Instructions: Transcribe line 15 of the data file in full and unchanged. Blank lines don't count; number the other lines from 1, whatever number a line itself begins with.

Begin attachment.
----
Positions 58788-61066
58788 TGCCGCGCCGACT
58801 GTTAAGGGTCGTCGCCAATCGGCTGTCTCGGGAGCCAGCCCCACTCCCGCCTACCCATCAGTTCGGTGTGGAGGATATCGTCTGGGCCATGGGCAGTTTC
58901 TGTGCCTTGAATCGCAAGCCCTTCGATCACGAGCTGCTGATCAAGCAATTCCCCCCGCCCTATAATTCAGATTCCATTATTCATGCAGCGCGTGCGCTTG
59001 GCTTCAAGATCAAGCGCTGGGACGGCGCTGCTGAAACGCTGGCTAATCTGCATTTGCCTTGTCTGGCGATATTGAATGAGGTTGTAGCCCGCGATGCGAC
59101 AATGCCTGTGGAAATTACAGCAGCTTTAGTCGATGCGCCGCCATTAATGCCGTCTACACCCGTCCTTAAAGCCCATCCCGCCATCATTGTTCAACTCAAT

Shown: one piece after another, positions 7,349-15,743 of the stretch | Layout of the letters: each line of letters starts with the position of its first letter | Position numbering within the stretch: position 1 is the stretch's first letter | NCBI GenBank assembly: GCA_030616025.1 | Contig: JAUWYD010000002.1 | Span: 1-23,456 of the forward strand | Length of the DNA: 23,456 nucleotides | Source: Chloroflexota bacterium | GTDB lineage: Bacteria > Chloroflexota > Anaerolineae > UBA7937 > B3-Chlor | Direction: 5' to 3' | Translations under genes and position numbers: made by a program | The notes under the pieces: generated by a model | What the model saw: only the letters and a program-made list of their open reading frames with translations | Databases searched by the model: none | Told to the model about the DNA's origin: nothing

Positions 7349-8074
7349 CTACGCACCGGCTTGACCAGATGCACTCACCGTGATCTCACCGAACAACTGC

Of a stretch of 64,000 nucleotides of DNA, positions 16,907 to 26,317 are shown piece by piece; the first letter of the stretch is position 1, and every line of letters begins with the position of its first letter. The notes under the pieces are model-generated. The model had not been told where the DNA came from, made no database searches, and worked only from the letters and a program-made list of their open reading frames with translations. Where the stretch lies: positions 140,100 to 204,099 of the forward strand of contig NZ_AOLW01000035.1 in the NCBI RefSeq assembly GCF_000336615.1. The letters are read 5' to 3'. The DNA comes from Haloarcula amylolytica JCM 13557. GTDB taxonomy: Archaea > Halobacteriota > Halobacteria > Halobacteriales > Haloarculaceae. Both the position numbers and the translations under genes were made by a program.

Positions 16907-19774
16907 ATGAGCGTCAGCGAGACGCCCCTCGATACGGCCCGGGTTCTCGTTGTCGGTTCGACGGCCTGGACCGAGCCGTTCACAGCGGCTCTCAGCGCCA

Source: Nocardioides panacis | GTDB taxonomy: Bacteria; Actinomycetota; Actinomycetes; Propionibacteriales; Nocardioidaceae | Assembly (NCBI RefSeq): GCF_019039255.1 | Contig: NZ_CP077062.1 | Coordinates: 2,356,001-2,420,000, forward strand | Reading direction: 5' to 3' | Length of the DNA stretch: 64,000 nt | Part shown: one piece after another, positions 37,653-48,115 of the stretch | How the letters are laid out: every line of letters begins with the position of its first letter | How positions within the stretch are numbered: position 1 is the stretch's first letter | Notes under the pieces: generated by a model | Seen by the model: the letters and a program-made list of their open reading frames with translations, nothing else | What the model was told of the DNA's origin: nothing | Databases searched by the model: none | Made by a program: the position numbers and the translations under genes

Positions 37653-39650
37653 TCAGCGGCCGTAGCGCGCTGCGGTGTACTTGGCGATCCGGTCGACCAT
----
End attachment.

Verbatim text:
37653 TCAGCGGCCGTAGCGCGCTGCGGTGTACTTGGCGATCCGGTCGACCAT